I am to follow the scope and sequence of the national curriculum. It’s clear to follow but it is not very detailed. I also see some flaws with it.  

If you are interested in looking at the government curriculum you can find it here:  https://www.shuledirect.co.tz/index

First, it is very low on Bloom’s taxonomy learning objectives. Everything I have seen in all subject areas is based off of memorization. Perhaps English is the only difference as language acquisition requires application. 

Second, the scope and sequence do not always align with the text book. (Of which there is only one copy for 117 students). However of greater concern is that the scope and sequence do not fully align with the national exam which determines if students continue to the next grade or are kicked out of school. This is the reality. If students fail twice they are legally not permitted to return to school.

I have never been in a position where I had to “teach to the test.” I feel pressure to do so now. Not only that, but I want them to be very prepared so that they are successful. I’ve always wanted my students to be successful, all teachers do. Yet, I’ve never had success so clearly define for me as a students’ score on a test.  It doesn’t feel great.

In primary school all classes are taught in Swahili. Thus for my Form Two students this is their second year of secondary school, meaning that last year all of their classes were supposed to be taught in English. I say ‘supposed to be’ because English is the second language of the teachers and students. From interacting with the teachers, I can confidently say that they have a wide range of comfort speaking English as well as a wide range of comprehension. I also hear their classes and know that they do not always stay in English. I completely understand and can relate to using the native language to explain things. My point here is that the students, in theory, should have been exposed to a school year’s worth of English.  Yet, in terms of second language acquisition they are still at the beginning stages.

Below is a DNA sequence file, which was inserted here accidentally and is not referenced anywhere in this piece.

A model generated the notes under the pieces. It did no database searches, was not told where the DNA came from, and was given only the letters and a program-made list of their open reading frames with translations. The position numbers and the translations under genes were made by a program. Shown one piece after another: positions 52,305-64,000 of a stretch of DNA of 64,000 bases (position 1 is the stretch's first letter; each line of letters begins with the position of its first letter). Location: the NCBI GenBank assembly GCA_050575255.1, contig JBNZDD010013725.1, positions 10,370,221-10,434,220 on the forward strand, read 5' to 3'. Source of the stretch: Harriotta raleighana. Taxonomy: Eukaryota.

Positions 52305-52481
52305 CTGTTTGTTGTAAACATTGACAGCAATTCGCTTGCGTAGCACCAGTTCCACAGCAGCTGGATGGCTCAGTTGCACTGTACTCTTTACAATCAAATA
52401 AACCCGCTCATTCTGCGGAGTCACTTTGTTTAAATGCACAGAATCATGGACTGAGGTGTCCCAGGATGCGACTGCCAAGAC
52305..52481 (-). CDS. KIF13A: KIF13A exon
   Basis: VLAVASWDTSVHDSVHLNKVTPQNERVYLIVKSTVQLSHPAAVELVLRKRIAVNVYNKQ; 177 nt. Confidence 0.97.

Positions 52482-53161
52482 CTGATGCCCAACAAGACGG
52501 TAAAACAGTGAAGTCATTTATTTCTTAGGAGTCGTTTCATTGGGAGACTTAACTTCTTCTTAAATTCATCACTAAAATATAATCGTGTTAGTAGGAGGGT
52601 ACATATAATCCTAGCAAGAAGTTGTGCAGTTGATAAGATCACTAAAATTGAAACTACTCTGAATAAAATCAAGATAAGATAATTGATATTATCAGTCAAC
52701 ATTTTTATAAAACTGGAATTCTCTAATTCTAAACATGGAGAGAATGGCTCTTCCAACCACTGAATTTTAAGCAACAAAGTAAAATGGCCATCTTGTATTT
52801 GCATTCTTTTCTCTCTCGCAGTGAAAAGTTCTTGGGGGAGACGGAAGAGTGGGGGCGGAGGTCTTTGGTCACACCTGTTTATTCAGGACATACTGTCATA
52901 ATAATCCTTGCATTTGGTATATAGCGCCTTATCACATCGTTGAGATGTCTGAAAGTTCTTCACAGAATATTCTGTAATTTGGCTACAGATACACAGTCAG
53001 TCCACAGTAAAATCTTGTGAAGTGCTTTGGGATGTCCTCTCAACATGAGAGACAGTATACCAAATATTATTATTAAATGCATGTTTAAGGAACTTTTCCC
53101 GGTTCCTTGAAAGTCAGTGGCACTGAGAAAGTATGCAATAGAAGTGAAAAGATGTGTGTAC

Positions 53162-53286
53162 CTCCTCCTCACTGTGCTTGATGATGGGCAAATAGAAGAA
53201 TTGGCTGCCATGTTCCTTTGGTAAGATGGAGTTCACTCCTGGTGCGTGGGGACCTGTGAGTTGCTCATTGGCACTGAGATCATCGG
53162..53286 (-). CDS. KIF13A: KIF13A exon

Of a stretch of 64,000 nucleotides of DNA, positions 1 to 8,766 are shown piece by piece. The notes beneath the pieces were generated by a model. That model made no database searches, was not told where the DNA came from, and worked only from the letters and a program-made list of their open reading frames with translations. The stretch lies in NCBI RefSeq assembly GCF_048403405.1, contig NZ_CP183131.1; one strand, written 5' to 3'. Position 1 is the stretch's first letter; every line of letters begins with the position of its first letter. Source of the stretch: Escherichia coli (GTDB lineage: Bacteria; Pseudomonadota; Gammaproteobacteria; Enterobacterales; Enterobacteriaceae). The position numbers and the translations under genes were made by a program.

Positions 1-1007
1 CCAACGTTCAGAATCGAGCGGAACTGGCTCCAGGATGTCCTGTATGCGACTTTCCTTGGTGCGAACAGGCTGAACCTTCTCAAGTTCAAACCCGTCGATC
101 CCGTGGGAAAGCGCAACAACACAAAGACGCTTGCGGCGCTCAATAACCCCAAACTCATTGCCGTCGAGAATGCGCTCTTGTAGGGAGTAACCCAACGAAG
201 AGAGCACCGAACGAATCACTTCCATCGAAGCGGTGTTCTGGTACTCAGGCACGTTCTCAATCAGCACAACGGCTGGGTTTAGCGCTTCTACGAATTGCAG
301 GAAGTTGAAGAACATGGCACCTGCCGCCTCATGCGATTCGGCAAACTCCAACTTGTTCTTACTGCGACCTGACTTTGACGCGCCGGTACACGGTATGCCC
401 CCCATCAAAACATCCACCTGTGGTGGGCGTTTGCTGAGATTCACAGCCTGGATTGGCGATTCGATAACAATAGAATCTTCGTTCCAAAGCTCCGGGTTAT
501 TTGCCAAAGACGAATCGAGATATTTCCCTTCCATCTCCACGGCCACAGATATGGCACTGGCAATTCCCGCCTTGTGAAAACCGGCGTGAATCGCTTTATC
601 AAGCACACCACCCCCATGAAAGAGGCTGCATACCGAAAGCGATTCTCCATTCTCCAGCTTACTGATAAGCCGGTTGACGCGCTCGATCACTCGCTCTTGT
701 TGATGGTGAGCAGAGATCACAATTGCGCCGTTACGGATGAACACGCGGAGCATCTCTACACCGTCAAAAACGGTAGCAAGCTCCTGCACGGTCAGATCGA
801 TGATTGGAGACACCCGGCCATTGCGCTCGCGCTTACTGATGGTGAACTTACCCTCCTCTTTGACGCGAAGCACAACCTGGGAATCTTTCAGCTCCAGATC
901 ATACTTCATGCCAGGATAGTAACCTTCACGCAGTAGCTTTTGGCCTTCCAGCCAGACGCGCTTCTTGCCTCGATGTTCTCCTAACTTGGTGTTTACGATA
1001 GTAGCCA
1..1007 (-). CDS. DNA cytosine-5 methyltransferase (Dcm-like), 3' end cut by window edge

As it is the start of the new school year, I gave a pre-evaluation this week. I wrote the pre-evaluation to include a very small section of each of the units I intend to teach.  

The process of giving and reviewing the pre-evaluation has caused me to think about a lot of things, which is good. That is one of the many purposes of a pre-evaluation.

First, I was surprised that the students had never taken a pre-evaluation before. Second, the results revealed that their collective English level is significantly lower than what Form II English is supposed to be taught.   

For example, the first unit for Form II English is Listening and Dictation. It includes listening to short stories (1-3 pages) and answering comprehension questions. During the pre-evaluation, I gave the directions orally and had them written on the bored. I also modeled my expectations. Then I wrote the questions on the board for students to preview before listening to the passage. After that, I read three sentences and had students answer the two questions. The passage and questions contained very simple vocabulary. Out of 117 students about 7 students got the first question and only 1 student got both questions correct. 

I am glad I gave a pre-evaluation because it has caused to me pause and revaluate my plan for the semester. 
As the method of teaching here reflects lectures and notes on the chalkboard, I am seeking support from teachers with a more progressive teaching methodology.